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Aerial view of Taylor Field showing the school facilities, center, and some of the 16 large hangers, lower part of photo

Flight training began May 2, 1918. Major E. M. Hoffman was the first post commander. 2nd Lt. Charles N. Monteith succeeded him on July 9, 1918, and 2nd Lt. Kenneth G. Fraser, in turn, succeeded Lt Monteith on October 2, 1918. By the Armistice on November 11, 1918, the Taylor Field flight school had graduated 139 cadets and flown a little over 20,619 hours. Some of the graduates saw combat France during the war. With the war over, the War Department closed the airfield in April 1919.

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Ground view of the 16 large hangers, left, at Taylor Field

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A wrecked Curtis JN-4 Jenny from Taylor Field

By the start of World War II in December 1941, the hangers and many of the other structures at Taylor Field had been torn down. In 1942, as the number of flight cadets increased at the basic flight school at Gunter Field, just north of Montgomery, the US Army Air Force (AAF) reopened the airfield as Gunter Auxiliary Airfield #5 to reduce growing air traffic congestion at Gunter Field.

With the end of the war, the AAF closed the field in July 1946, and the War Department sold portions of the installation to private owners and tore down the remaining structures although aerial photos show the remnants of the installation swimming pool. A 1993 historical marker on the south side of Ray Thorington Road near Foxchase Drive marks the site.

In 2005, private developers established the Avalon subdivision along the northwest border of the airfield's former location, approximately 200 yards east of this marker and across the former southwest-to-northeast runway. A dirt road to the east of Avalon runs along the same path as the former main entrance to the hangars and a few homes were built along the east side of it in the 1950s. Lancelot Drive in Avalon crosses over the old main airfield road near where the dirt road terminates.


Osmond Kelly Ingram, An Alabama WWI Hero

October 19, 2016

By Graham Neeley, Curator, Alabama Department of Archives and History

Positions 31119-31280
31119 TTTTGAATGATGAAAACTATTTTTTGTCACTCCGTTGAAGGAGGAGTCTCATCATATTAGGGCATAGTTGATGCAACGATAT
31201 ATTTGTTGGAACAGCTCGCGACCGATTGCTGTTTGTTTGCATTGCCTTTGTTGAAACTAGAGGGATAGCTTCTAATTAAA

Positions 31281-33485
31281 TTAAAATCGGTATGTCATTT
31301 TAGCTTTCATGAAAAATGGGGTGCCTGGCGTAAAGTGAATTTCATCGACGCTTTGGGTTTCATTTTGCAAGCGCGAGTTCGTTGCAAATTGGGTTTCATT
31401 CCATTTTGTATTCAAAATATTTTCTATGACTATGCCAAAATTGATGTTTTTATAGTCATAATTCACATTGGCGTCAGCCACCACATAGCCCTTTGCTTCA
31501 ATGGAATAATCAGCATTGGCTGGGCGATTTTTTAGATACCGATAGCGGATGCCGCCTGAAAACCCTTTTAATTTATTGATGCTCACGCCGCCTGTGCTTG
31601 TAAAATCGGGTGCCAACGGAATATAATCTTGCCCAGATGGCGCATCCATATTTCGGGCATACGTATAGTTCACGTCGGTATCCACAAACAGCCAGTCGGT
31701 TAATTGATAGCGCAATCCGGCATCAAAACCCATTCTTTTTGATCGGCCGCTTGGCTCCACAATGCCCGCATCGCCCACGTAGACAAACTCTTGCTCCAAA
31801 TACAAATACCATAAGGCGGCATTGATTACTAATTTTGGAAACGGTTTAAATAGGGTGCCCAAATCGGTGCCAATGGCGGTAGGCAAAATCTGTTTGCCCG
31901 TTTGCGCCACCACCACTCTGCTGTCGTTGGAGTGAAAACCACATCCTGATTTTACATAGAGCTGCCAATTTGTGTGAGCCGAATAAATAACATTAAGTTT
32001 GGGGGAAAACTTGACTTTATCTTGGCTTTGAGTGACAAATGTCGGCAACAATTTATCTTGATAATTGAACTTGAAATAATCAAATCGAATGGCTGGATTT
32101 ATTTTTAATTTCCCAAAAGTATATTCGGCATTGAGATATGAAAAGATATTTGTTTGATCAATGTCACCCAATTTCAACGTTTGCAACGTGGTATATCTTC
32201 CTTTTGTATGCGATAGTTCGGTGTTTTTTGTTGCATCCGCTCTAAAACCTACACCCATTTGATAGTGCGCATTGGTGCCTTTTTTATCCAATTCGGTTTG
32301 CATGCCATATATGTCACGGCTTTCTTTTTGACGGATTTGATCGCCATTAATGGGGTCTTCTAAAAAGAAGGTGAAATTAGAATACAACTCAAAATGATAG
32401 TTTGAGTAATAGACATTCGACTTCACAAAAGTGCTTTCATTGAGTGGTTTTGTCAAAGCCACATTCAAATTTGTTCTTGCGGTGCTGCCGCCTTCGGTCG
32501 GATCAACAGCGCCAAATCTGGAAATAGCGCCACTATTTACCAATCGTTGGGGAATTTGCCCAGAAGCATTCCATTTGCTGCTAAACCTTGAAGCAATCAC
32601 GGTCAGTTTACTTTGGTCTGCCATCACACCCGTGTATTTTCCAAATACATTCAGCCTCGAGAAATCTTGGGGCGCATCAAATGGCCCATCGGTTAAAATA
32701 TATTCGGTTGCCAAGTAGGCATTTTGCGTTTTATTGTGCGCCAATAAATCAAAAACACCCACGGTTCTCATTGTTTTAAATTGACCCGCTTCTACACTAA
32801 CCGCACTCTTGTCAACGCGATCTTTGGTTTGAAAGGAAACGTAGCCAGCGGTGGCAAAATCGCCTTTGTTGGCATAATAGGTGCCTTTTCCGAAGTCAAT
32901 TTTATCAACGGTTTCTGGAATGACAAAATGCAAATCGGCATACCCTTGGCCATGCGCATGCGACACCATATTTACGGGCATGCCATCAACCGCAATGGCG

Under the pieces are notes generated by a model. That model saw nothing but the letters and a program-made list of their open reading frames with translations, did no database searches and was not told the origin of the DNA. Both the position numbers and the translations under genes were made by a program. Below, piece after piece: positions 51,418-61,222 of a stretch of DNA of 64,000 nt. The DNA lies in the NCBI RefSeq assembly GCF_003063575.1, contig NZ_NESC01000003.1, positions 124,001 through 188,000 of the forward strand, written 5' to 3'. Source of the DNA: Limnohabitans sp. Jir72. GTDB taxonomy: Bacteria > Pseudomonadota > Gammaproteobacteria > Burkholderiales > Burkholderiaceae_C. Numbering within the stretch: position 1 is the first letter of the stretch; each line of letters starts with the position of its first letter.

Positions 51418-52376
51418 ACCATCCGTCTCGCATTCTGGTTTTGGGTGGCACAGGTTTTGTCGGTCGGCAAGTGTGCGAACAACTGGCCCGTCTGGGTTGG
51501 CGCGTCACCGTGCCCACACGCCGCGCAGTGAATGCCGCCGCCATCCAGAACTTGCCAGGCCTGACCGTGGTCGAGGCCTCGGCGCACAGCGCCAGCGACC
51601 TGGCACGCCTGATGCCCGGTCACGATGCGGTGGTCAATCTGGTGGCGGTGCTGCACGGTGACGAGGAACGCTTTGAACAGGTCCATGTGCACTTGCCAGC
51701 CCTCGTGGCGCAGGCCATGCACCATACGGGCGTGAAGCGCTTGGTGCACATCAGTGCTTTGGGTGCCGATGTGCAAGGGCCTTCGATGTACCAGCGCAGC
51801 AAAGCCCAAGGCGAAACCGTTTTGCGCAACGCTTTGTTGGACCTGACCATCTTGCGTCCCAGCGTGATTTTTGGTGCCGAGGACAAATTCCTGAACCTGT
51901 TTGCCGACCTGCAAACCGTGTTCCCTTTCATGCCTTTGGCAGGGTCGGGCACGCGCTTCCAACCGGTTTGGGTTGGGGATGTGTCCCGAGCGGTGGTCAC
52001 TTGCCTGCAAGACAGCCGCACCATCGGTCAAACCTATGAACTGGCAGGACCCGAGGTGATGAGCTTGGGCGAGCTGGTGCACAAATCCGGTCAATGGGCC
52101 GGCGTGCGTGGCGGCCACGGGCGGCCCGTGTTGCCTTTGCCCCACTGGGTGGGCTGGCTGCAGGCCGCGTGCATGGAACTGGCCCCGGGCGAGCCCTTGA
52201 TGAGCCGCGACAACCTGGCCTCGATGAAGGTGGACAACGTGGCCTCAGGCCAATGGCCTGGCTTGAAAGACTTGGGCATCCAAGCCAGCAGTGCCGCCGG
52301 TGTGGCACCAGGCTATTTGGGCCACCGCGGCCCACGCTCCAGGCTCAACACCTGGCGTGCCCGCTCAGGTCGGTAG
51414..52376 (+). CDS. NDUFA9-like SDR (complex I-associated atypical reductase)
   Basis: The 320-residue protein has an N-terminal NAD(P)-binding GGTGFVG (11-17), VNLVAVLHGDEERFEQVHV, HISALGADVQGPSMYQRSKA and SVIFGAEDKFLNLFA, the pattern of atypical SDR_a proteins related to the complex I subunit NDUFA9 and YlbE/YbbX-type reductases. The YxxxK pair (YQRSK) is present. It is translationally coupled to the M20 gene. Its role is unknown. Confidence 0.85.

“Pratt City Gunner Thrills Heart of Country By Tragic Death in War Zone.” Birmingham News, October 18, 1917

Ingram OsmondK1 edited

Thirty-year old Gunner’s Mate First Class Osmond Kelly Ingram was the first U.S. Navy enlisted man killed during World War I. On October 15, 1917, the Alabama native was killed while attempting to release the USS Cassin’s depth charges before being hit by a German torpedo. For his heroic actions he was awarded the Medal of Honor posthumously. His body was never recovered.

Born on August 4, 1887 in Oneonta (Blount County), Ingram was one of four boys born to Naomi (Bettie) and Robert Ingram, a Methodist Episcopal preacher and Confederate army veteran. Before Robert’s death in 1897, the family moved to Pratt City in Jefferson County. On November 24, 1903, at the age of sixteen, and with his mother’s consent, Ingram enlisted in the U.S. Navy. When his enlistment ended in August 1908, Ingram moved back to Pratt City and became a fire fighter. In August 1913 Ingram reenlisted and was stationed aboard the USS Cassin, the ship he remained on following America’s entry into the war. 

During the war, the U.S. Navy’s two most important roles were to halt German U-boat operations and to link up with American convoys to provide safe transport to ports in France and England. The Cassin was stationed off the coast of Ireland. While on patrol on October 15, 1917, the Cassin came in contact with German submarine U-61. Noticing that the U-boat had fired a torpedo that was headed for the Cassin’s depth charges, and realizing the potential damage and causalities it would inflict, Ingram made a last-ditch effort to release the depth charges prior to the torpedo’s impact. Although he was not able to release the entire load, Ingram’s courageous deed and sacrifice prevented the ship from being completely destroyed and saved many of his mates’ lives. On January 11, 1919, Josephus Daniels, Secretary of the Navy, informed Ingram’s mother that a new ship was to be named after her late son, the USS Osmond Ingram (DD 255). Ingram became the first enlisted man in the U.S. Navy to have ship named in his honor. The ship was docked in Pearl Harbor the day of the Japanese attack.

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USS Cassin (DD-43) moored alongside another U.S. Navy destroyer, at Queenstown, Ireland, circa 1918. She is painted in "Dazzle" type camouflage. Wikimedia Commons

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Painting by Charles B. Falls, depicting the gallant but futile effort of Gunner’s Mate First Class Osmond K. Ingram, USN, to release the depth charges just before she was hit by a torpedo from the German submarine U-61 on 15 October 1917. Courtesy of the U.S. Navy Art Collection, Washington, DC. U.S. Naval History Center.

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The stern of the USS Cassin after she was torpedoed by German submarine U-61 on 15 October 1917. Courtesy of the U.S. Naval History and Heritage Command, Washington, DC.